2009-01-01

    Endocrine systems have an important mechanistic role in structuring life-history trade-offs. During breeding, individual variation in prolactin (PRL) and corticosterone (CORT) levels affects behavioral and physiological processes that drive trade-offs between reproduction and self-maintenance. We examined patterns in baseline (BL) and stress induced (SI; level following a standard capture-restraint protocol) levels of PRL and CORT for breeding mourning doves (Zenaida macroura). We determined whether the relationship of adult condition and parental effort to hormone levels in wild birds was consistent with life-history predictions. Both BL PRL and BL CORT level in adults were positively related to nestling weight at early nestling ages, consistent with the prediction of a positive relationship of hormone levels to current parental effort of adults and associated increased energy demand. Results are consistent with the two hormones acting together at baseline levels to limit negative effects of CORT on reproduction while maintaining beneficial effects such as increased foraging for nestling feeding. Our data did not support predictions that SI responses would vary in response to nestling or adult condition. The magnitude of CORT response in the parents to our capture-restraint protocol was negatively correlated with subsequent parental effort. Average nestling weights for adults with the highest SI CORT response were on average 10–15% lighter than expected for their age in follow-up visits after the stress event. Our results demonstrated a relationship between individual hormone levels and within population variation in parental effort and suggested that hormonal control plays an important role in structuring reproductive decisions for mourning doves.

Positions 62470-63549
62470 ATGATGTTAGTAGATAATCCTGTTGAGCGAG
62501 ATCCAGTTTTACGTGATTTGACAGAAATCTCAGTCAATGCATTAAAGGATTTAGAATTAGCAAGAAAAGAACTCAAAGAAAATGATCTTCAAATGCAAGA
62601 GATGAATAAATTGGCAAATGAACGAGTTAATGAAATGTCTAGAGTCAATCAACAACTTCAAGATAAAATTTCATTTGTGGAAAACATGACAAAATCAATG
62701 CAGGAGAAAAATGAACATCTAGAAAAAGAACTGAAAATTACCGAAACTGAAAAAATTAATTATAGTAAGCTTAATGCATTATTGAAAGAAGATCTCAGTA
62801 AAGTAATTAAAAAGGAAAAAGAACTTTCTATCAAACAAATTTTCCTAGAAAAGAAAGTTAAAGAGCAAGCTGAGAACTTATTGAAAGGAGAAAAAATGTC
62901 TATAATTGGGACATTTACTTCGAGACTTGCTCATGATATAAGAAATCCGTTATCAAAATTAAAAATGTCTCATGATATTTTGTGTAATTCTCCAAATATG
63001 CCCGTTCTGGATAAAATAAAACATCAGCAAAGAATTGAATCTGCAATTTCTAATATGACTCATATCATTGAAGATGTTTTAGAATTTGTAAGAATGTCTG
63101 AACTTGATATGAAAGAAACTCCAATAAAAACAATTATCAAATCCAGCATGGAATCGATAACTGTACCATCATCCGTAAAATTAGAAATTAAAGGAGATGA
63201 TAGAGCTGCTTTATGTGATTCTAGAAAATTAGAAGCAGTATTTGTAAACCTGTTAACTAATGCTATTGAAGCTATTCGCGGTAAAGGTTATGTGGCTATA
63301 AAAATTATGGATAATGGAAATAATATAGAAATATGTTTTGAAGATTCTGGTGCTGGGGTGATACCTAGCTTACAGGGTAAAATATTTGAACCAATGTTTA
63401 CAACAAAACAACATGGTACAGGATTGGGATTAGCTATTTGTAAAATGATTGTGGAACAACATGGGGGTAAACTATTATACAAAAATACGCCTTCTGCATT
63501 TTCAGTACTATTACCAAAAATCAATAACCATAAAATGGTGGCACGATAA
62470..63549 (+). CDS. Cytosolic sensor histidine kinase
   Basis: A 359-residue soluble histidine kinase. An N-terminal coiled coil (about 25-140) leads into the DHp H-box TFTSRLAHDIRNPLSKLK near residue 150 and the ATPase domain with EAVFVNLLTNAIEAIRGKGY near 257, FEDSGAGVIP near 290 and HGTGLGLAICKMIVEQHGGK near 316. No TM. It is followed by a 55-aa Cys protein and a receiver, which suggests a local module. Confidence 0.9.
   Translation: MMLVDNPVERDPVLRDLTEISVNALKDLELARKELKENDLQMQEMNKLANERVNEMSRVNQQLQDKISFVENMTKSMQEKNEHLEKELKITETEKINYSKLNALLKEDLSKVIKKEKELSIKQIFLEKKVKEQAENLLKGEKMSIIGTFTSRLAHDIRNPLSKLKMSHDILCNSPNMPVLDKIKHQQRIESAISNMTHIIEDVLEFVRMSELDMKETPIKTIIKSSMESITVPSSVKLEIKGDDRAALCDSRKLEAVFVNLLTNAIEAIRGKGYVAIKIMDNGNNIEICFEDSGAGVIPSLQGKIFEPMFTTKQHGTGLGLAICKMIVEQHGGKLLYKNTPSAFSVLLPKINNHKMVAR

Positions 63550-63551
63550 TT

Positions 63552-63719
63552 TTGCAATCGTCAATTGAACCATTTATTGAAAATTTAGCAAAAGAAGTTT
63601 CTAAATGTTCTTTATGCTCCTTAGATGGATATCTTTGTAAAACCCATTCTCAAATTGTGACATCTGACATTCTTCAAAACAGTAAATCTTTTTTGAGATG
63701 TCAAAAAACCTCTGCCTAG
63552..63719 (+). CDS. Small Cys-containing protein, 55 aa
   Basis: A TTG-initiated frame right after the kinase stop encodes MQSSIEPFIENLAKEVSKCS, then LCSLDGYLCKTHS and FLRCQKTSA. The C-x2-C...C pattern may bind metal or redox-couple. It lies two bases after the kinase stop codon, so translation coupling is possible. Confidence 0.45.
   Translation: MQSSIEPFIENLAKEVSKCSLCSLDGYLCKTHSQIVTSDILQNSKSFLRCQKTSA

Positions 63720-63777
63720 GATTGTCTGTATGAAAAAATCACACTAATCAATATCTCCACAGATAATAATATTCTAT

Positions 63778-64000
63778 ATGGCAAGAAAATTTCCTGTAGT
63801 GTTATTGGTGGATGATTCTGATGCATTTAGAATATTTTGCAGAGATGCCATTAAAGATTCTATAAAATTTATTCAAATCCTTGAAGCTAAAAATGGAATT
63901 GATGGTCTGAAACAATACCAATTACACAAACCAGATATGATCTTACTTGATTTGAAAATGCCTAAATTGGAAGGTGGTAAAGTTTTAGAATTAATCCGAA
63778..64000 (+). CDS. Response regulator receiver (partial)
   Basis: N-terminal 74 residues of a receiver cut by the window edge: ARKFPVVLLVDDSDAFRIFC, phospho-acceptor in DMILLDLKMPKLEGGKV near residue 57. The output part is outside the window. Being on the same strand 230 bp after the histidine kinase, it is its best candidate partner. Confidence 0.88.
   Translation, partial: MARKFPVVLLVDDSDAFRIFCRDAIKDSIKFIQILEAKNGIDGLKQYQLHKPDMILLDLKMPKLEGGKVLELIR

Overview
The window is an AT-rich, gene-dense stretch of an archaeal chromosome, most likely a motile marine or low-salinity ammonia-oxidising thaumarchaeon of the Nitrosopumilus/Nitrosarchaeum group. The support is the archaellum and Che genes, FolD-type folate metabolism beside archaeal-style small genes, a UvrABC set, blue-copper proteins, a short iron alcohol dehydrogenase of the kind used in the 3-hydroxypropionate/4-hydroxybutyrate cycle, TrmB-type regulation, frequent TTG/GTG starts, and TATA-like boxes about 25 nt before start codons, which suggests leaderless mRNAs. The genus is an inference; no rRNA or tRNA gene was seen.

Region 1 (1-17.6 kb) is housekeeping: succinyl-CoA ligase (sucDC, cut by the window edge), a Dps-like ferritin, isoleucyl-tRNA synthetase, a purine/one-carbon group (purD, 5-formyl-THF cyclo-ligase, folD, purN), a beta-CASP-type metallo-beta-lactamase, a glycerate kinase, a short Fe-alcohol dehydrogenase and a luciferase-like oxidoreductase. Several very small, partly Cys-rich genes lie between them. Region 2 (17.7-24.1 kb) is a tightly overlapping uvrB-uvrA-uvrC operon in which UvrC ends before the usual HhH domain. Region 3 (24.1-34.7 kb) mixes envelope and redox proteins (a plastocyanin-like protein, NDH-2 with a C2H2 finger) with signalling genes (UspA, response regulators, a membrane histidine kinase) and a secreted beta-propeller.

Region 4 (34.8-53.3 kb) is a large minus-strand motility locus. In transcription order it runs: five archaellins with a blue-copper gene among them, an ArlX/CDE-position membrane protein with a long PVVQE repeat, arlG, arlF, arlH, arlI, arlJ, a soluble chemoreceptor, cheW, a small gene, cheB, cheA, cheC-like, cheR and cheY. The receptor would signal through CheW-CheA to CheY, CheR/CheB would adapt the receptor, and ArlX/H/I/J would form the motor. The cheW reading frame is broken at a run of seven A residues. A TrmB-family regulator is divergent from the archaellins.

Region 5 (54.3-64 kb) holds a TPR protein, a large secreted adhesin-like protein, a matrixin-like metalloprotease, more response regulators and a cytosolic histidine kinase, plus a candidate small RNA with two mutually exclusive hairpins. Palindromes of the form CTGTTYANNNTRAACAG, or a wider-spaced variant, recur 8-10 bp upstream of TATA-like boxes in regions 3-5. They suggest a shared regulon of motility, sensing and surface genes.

20. Validating a behavioral economic approach to assess food demand: effects of body mass index, dietary restraint, and impulsivity.

    Science.gov (United States)

    Reslan, Summar; Saules, Karen K; Greenwald, Mark K

    2012-10-01